Jump to content
Frozone212

What was the worst computer you ever bought and why?

Recommended Posts

54 minutes ago, Keatah said:

I'll second recent WD reliability having been very good in past 10-15 years.

 

I do have a couple of Caviars from the early 1990's that are still fully functional. And a couple of 120GB drives that have been bonked and exposed to whump-thucks while operating. And aside from expected SMART errors due to interruption, they's be in great shape.

 

Another WD survived my amateurish installation of a clear window made from a fast-food takeout box.

Ah Yes..  the Caviars.   Those are the ones I had problems with back then.   It could be that my friends and I got units with manufacturing defects,  but when you see more than one hard drive of the same type die too soon without warning, it's hard to trust that brand 😉

  • Like 2

Share this post


Link to post
Share on other sites
2 hours ago, 5-11under said:

I'll agree, but...  a) it was a computer, b) when we first got it (the ZX80 at least), I didn't know anyone else who had a computer, c) it was all we had, and d) it was all we (my brother) could afford, so... it was awesome at the same time.

Yeah, at the time it came out you'd be paying two or three times the price for a VIC-20, and probably ten times as much for anything that might be considered a real computer.

 

You certainly could have done a lot worse too. Imagine spending thousands of dollars on an Apple III at around the same time, only to get something that was barely any more functional.

Share this post


Link to post
Share on other sites

As for Packard-Bell hell - worked for a company in '98 where all the offices were independently franchised. They had ISDN lines to the central site.  The owners of each office would just buy the cheapest machines they could, so they would go to Best Buy or CompUSA and get a Packard-Bell.   I was in charge of getting them online.  I basically had to get a rule created that they also had to buy a 3Com network card, because that was the only way to get those things connected.  The on-board or included cheap network cards would just not work most of the time.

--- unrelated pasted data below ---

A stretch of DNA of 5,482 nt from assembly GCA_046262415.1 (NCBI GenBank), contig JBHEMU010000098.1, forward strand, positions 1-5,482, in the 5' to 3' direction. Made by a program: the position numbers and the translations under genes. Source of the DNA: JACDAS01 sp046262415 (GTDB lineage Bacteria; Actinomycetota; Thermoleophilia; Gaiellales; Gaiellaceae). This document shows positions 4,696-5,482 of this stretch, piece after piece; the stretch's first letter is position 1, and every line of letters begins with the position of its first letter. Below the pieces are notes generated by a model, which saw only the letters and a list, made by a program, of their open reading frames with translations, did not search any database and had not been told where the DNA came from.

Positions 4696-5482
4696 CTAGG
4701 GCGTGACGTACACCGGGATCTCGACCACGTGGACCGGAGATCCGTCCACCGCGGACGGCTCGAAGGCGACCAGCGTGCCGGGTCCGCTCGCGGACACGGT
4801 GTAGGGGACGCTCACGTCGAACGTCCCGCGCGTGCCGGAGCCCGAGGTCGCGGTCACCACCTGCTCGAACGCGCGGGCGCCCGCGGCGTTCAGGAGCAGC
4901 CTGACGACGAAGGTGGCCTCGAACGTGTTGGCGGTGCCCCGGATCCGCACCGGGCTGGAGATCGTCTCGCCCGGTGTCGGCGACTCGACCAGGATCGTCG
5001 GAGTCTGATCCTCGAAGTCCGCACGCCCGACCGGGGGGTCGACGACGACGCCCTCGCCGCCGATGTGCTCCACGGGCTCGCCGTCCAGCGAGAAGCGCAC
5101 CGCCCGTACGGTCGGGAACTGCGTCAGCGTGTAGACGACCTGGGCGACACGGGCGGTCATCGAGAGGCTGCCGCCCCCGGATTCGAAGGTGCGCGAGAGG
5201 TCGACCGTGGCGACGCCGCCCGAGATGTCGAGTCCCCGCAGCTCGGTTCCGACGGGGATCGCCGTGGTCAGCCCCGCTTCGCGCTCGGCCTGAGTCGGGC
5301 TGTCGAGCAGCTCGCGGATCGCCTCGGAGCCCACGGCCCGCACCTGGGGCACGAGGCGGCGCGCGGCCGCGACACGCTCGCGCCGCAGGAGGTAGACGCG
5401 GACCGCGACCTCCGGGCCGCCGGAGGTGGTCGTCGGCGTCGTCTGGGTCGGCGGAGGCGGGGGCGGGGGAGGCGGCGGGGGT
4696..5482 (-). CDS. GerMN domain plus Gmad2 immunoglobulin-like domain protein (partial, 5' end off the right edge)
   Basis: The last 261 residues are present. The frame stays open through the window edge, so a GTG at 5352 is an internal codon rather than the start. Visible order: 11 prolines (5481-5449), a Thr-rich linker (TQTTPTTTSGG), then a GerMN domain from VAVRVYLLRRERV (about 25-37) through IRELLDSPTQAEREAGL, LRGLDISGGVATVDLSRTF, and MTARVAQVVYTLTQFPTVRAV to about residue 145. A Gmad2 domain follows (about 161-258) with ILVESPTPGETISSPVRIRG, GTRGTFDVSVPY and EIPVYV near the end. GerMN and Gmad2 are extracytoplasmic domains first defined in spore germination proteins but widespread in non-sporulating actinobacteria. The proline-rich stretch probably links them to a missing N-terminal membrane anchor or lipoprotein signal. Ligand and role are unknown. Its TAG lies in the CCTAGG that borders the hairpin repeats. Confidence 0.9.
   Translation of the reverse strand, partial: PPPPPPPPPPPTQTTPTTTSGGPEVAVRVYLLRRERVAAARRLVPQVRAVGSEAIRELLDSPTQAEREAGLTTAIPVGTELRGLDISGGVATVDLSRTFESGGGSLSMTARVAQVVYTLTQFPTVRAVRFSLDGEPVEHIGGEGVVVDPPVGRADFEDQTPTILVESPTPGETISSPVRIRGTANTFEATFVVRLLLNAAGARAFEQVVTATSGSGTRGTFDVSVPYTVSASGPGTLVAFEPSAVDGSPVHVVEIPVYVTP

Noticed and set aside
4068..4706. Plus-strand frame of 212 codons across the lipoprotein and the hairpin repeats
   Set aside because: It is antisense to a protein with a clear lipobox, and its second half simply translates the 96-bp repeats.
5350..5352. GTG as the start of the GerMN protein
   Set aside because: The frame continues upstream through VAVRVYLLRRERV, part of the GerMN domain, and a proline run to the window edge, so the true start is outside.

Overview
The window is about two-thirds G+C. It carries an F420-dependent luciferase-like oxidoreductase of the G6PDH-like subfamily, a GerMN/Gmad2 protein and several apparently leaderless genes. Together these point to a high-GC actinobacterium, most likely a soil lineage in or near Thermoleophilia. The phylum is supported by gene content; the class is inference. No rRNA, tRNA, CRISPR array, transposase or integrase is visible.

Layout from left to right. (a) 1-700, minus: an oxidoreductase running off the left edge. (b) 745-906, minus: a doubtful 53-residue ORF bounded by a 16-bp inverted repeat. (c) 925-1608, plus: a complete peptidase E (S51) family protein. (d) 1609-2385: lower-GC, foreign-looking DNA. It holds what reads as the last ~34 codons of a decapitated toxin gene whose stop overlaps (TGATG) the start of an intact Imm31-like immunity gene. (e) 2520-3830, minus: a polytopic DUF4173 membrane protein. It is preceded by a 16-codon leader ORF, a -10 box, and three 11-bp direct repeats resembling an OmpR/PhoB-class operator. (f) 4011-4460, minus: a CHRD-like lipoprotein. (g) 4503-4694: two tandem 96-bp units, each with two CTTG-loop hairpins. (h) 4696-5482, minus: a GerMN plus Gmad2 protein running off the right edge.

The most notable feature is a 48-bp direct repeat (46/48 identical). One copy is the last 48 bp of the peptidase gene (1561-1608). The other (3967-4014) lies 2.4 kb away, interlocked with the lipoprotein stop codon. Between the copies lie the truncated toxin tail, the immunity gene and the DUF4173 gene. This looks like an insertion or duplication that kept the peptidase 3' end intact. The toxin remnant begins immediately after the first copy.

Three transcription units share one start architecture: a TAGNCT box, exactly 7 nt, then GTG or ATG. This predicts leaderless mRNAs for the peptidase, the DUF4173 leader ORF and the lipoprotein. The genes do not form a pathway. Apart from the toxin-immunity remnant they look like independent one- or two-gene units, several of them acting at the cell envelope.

• Like 2
  • Haha 1

Share this post


Link to post
Share on other sites

IIRC, the Desktop Packard Bell units of that era had an integrated (and VASTLY nonstandard) 14.4 data fax modem, but no ethernet.  I DO remember that they were so cranky that configuring anything in them was a crapshoot. Even quality merch might not work right.  (Memories of putting 3Com cards in... Known working cards... and experiencing strange, and not-consistent issues)

 

They were getting better by the pentium era, which was indeed in the late 90s, but still not the greatest.  Their worst era was in the 486 era. Disabled caches, shit versions of phoenix bios, razor sharp edges inside, etc.

 

Dell desktops were leaps and beyond superior in basically every way, as I recall.

  • Like 2
  • Thanks 1

Share this post


Link to post
Share on other sites

My worst computer was the Macintosh Performa 5215.  I was a dedicated Mac-head in those college days, and when my mother discovered a deal through her job for an all-in-one Mac with decent-seeming specs and a lot of extra software, we went for it.  But soon its limitations became apparent.  Some sort of hardware bug required an extended warranty (they didn't dare call it a recall) to fix the monitor.  Sound was limited to 22kHz sampling, far less than CD quality.  Broadband Internet was just starting to be a thing, and the 5215 was wired for it, provided you bought an expensive adapter to convert the proprietary network port to RJ-45.  And, most baffling of all, network speeds were hampered but could be improved by attaching a terminator to the external SCSI port, even if you didn't have any SCSI devices attached.  Imagine being told by your car mechanic that you can get faster acceleration by leaving your left turn signal on.  This made about as much sense.

 

Fortunately, I followed that one with a Power Macintosh 7300, which was still an overpriced Apple thing but also one of the very best PowerPC-based Macs ever released, surprisingly well equipped and even more surprisingly, very expandable.  I joked it would be my computer for the next 10 years.  To one degree or another, it just about did last that long.

  • Like 4

Share this post


Link to post
Share on other sites

The piecemeal upgradability and versatility and pervasiveness of the PC were among many things that swayed me toward the platform. Not to mention it having all sorts of cool sciencey and astronomy stuff.